Future Crimes - Everything Is Connected, Everyone Is Vulnerable and What We Can Do About It
- United States
More informationNEW YORK TIMES and WALL STREET JOURNAL BESTSELLER
ONE OF THE WASHINGTON POST'S 10 BEST BOOKS OF 2015
One of the world's leading authorities on global security, Marc Goodman takes readers deep into the digital underground to expose the alarming ways criminals, corporations, and even countries are using new and emerging technologies against you-and how this makes everyone more vulnerable than ever imagined.
Technological advances have benefited our world in immeasurable ways, but there is an ominous flip side: our technology can be turned against us. Hackers can activate baby monitors to spy on families, thieves are analyzing social media posts to plot home invasions, and stalkers are exploiting the GPS on smart phones to track their victims' every move. We all know today's criminals can steal identities, drain online bank accounts, and wipe out computer servers, but that's just the beginning. To date, no computer has been created that could not be hacked-a sobering fact given our radical dependence on these machines for everything from our nation's power grid to air traffic control to financial services.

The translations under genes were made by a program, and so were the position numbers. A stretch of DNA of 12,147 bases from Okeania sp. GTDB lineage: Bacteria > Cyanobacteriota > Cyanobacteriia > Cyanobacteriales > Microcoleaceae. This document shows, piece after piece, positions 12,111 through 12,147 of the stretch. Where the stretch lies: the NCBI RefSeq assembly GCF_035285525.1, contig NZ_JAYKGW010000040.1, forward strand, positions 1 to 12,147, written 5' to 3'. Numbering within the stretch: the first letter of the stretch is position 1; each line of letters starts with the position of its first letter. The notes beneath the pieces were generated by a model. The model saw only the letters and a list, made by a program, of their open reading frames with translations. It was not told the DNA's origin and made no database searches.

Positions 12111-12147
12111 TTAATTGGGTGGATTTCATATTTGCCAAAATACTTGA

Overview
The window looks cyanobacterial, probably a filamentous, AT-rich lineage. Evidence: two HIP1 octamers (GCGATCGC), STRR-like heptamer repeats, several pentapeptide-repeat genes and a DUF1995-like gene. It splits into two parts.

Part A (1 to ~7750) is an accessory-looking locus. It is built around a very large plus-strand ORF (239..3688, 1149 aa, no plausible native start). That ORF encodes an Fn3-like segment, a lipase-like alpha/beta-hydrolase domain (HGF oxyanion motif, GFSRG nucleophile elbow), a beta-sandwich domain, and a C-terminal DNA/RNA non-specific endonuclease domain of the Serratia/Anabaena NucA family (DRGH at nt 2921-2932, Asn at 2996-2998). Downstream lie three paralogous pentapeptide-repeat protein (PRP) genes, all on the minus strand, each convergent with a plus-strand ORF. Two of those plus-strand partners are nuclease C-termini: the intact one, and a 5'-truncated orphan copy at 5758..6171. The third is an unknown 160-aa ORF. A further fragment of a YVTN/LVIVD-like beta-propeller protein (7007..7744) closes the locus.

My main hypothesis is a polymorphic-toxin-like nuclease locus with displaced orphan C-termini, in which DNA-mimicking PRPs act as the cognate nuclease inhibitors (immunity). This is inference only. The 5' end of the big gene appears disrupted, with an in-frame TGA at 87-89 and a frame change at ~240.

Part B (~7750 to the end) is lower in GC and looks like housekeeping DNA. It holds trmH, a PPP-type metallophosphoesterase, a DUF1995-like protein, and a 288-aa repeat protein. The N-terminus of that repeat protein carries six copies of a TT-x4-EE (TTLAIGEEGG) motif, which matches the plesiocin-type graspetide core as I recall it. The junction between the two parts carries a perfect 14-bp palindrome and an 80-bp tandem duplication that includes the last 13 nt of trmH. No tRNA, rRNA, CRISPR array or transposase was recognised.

Yet, as ubiquitous as technology seems today, just over the horizon is a tidal wave of scientific progress that will leave our heads spinning. If today's Internet is the size of a golf ball, tomorrow's will be the size of the sun. Welcome to the Internet of Things, a living, breathing, global information grid where every physical object will be online. But with greater connections come greater risks. Implantable medical devices such as pacemakers can be hacked to deliver a lethal jolt of electricity and a car's brakes can be disabled at high speed from miles away. Meanwhile, 3-D printers can produce AK-47s, bioterrorists can download the recipe for Spanish flu, and cartels are using fleets of drones to ferry drugs across borders.
With explosive insights based upon a career in law enforcement and counterterrorism, Marc Goodman takes readers on a vivid journey through the darkest recesses of the Internet. Readi